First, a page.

Professional planners take the guesswork out of outdoor design. They can create layouts, supervise construction and manage the plantings.


February 23, 1997|By Nancy Taylor Robson | Nancy Taylor Robson,SPECIAL TO THE SUN

It's nearly March. Your New Year's resolutions were pitched out weeks ago. But a vow you made last August, the one inspired by sweeps of lavender and gold- and red-flecked

grasses along roads, by clusters of Shasta daisies and china-blue salvia in friends' yards -- that vow remains.

You resolved to have more than sod and sidewalk on your little corner of the earth in 1997. You resolved to have a beautiful garden. And now is the perfect time to plan it. The problem is, you don't know an aspidistra from a hole in the ground.

One solution: Hire a garden planner. These pros can create outdoor spaces that act as a buffer, a bird sanctuary, a wildlife refuge and, perhaps most important, an oasis for humans. Part artist, part artisan, garden planners fall into three loose categories -- landscape architect, landscape designer and perennial-garden designer.

Landscape architects, members of the only formally defined category, hold a degree in the field and offer the most comprehensive services. They not only create perennial gardens gardens filled with shrubs and plants that come up year after year -- but also design and construct buildings and other "hardscape" projects, such as swimming pools and tennis courts, and oversee their construction.

Wolfgang Oehme is a world renowned landscape architect whose Towson firm, Oehme, Van Sweden and Associates, has done projects ranging from stone patios and small front gardens in townhouse developments to the New American Garden at the National Arboretum in Washington and the grounds of the Baltimore County Courthouse near Oehme's home in Towson.

Oehme recently finished a two-year reconstruction of Oprah Winfrey's 20-acre estate outside Chicago. That project involved moving the tennis courts and building a swimming pool and guest house, in addition to designing and installing the plantings.

The other two categories of garden planners -- landscape designers and perennial-garden designers -- are self-defined. Neither landscape designers nor perennial-garden designers have a college degree in the field, though many have both formal and informal training. The services each offers overlap. Both types of designers do garden design and installation. The difference between the two is usually one of degree.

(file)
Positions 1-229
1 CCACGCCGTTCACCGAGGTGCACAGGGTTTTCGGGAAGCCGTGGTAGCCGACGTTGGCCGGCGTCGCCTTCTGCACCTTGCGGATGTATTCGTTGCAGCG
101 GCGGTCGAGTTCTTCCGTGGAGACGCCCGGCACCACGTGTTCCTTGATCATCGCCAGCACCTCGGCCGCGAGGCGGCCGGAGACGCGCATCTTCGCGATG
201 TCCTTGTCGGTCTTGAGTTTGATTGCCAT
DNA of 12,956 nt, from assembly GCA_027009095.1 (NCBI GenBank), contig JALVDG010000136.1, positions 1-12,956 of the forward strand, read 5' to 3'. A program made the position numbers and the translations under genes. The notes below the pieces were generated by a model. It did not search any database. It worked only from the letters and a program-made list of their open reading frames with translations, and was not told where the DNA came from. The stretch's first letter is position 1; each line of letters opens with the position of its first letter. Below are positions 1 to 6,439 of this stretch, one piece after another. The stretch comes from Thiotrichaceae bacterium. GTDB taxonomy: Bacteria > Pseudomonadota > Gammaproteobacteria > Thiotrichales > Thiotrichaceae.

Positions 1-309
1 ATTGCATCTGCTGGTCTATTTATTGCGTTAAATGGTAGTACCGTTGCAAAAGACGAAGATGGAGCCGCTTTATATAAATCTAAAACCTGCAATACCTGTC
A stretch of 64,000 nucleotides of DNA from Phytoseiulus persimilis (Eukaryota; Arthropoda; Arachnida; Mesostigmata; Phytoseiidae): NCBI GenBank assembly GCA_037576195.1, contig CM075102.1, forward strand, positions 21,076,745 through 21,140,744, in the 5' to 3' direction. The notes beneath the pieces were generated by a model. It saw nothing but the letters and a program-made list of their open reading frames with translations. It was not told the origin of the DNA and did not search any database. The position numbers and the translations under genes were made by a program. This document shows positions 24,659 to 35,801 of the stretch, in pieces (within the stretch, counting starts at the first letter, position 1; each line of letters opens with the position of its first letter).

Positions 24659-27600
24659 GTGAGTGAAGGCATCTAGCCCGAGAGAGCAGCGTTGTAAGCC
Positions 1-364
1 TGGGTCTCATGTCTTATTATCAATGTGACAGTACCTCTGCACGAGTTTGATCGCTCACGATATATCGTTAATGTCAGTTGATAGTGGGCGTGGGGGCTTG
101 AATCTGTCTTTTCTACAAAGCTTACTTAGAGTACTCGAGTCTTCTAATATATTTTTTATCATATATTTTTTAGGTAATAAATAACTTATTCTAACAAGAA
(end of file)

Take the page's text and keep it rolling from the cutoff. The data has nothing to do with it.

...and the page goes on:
Generally, a landscape designer will do more heavy work than a perennial-garden designer -- like deck building and small construction jobs like gazebos. Perennial-garden designers, in addition to handling plant material, will sometimes build stone patios or fish ponds for clients.

Making connections

Before contracting with any garden planner, ask what services are available. The best way to connect with the right planner is by word-of-mouth. If you see a garden you like, don't be afraid to ask who designed it. The work of area garden planners is evident everywhere -- in median strips, church grounds and parks, and around homes new and old.

"I never advertise. I get all my work through referrals," says landscape designer Robert Nelson Farmer, of Gristmill Landscaping in Jarrettsville.

Farmer's projects include indoor Japanese gardens, water features (ponds and waterfalls) and garden rooms (something like a greenhouse but comfortable enough for humans to relax in).

If friends and acquaintances can't refer you to a planner, check with nurseries or garden centers. They often sell plant material to garden planners, and can make recommendations. Some of these businesses offer landscaping services themselves.

In your initial meeting with a planner, talk with him or her about your dream garden. Ask to see a portfolio. The conversation and examination of the planner's work will tell you if the match is a good one.

"I also take customers to gardens to show them what I have done before, to see the possibilities," says Monika Burwell, owner of Earthly Pursuits Inc., a Baltimore County firm that designs and installs perennial gardens.

Burwell's experience includes a stint as a gardener for the

movies (she once converted an entire Baltimore City block from uninterrupted concrete to tree-lined, flower-boxed beauty for the movie "Meteor Man"). She has also designed herb gardens behind a Baltimore halfway house for recovering drug addicts, created the outdoor spaces for a multifamily housing renewal project, and transformed the cookie-cutter front yards in housing developments to beautiful, individualized entryways.

Wolfgang Oehme has an extensive portfolio not only in planted spaces around the state (and nation) but also in the form of books and illustrated articles. "Bold Romantic Gardens" (1991; now out of print but available through the library), "Gardening With Water" (Random House, 1995), and the recently published "Process Architecture: New World Landscapes" (Process Architecture Co. Ltd., 1996) offer a colorful overview of his and partner James Van Sweden's work.

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